Large GHG Emitters Must Collect Data on Jan. 1
In just three-and-a-half months, the U.S. Environmental Protection Agency will require large emitters of heat-trapping emissions to begin collecting greenhouse gas (GHG) data for reporting in 2011 under a new program.
The program under the Final Mandatory Reporting of Greenhouse Gases Rule will apply to roughly 10,000 facilities and cover approximately 85 percent of the nation’s GHG emissions.
The gases covered by the rule are carbon dioxide (CO2), methane, nitrous oxide, hydrofluorocarbons, perfluorocarbons, sulfur hexafluoride, and other fluorinated gases including nitrogen trifluoride and hydrofluorinated ethers. The reporting threshold is 25,000 metric tons of carbon dioxide equivalent per year. To see a table listing examples of affected entities, click here.
“This is a major step forward in our effort to address the greenhouse gases polluting our skies,” said EPA Administrator Lisa P. Jackson. “The American public, and industry itself, will finally gain critically important knowledge and with this information we can determine how best to reduce those emissions.”
EPA’s new reporting system will guide development of the best possible policies and programs to reduce emissions. The data will also allow businesses to track their own emissions and compare them to similar facilities.
The first annual reports for the largest emitting facilities, covering calendar year 2010, will be submitted to EPA in 2011. Vehicle and engine manufacturers outside of the light-duty sector will begin phasing in GHG reporting with model year 2011. Some source categories included in the proposed rule are still under review.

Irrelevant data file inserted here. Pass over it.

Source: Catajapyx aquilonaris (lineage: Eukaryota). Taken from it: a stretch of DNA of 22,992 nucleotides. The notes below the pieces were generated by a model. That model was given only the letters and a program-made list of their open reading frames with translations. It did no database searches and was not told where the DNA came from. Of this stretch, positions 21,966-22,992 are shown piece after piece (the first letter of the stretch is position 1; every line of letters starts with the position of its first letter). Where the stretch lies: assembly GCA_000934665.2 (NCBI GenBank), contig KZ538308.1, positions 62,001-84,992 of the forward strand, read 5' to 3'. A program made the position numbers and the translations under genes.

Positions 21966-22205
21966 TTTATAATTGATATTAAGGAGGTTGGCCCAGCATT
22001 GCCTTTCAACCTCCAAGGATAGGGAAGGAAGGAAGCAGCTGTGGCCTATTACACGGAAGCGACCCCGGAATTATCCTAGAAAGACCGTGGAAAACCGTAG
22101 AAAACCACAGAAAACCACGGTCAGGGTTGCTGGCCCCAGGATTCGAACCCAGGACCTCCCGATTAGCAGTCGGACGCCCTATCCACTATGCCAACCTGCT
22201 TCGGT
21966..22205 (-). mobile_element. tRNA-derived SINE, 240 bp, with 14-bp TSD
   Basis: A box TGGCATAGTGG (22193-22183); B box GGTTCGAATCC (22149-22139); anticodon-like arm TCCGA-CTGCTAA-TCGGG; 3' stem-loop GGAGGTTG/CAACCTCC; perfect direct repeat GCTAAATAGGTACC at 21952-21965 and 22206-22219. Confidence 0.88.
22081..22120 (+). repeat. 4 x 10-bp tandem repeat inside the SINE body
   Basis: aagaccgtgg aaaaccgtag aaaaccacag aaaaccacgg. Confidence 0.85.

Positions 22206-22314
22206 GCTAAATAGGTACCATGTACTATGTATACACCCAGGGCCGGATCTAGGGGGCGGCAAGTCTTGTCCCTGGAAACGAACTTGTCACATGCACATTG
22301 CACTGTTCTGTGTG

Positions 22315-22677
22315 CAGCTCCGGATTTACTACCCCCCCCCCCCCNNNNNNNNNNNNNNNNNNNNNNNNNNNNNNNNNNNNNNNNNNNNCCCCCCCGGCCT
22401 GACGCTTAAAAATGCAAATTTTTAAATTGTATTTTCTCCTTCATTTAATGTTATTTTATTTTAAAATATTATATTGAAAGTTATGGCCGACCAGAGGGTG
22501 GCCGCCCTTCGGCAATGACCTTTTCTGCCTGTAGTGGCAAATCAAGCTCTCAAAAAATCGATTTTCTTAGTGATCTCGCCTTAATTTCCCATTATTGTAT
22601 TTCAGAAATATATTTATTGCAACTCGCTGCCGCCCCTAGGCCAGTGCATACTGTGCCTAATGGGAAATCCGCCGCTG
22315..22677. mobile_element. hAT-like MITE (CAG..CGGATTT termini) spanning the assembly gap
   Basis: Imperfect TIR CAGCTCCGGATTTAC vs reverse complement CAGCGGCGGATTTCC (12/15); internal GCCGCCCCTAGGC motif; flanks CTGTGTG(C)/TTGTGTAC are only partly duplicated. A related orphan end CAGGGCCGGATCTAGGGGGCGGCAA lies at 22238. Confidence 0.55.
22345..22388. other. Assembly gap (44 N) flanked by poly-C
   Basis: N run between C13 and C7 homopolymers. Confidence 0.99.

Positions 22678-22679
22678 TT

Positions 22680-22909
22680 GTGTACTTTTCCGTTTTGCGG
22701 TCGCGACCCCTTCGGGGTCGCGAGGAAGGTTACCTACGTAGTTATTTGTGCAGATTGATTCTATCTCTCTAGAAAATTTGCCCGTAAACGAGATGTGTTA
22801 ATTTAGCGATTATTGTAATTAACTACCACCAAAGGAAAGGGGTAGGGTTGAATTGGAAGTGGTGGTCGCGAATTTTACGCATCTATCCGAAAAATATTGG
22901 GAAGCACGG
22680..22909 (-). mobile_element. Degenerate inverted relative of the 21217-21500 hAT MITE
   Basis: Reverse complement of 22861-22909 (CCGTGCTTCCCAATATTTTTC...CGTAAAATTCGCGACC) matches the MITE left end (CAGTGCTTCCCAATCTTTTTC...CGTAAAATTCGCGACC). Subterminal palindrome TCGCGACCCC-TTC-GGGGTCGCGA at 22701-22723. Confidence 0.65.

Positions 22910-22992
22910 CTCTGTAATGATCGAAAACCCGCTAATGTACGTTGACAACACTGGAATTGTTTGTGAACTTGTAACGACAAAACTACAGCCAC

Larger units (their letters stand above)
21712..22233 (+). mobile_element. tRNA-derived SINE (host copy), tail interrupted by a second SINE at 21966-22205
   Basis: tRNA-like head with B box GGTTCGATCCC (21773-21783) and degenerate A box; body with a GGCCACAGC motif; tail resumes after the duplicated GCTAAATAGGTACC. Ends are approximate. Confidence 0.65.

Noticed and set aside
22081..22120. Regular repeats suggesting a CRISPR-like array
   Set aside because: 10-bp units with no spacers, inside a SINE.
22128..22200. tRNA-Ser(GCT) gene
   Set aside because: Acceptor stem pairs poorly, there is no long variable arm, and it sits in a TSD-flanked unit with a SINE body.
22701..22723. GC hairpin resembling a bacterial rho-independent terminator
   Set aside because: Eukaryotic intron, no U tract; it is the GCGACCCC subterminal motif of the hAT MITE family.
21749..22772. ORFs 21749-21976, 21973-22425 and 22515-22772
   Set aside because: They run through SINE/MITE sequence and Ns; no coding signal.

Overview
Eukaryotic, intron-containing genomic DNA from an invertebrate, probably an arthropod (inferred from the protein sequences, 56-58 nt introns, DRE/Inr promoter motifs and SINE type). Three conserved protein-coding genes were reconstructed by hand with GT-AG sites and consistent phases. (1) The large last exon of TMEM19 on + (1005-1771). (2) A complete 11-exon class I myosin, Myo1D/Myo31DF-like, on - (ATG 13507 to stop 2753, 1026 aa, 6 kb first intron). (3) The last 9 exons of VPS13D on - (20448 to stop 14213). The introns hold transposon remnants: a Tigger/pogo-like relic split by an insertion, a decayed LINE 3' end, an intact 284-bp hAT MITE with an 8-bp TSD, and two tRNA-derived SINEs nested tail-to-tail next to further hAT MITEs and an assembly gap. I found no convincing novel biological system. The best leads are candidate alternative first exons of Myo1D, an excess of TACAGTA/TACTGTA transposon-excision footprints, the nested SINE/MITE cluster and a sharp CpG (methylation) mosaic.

“The public has both a need and a right to know about the country’s biggest emitters,” said Mark MacLeod, director of special projects at Environmental Defense Fund (EDF). “The transparency provided today will inform smart policy that targets the biggest sources of heat-trapping emissions.”
EDF noted that 41 states currently participate in The Climate Registry, a nationwide collaboration on the development and implementation of mandatory and voluntary greenhouse gas reporting. These state programs provide the framework to inform well-designed national policy. The Climate Registry also has more than 300 members that have voluntarily committed to measure, verify, and publicly report GHGs.
In addition, since 1995, fossil-fuel fired power plants over 25 megawatts in size have been subject to mandatory CO2 reporting requirements for under the Clean Air Act.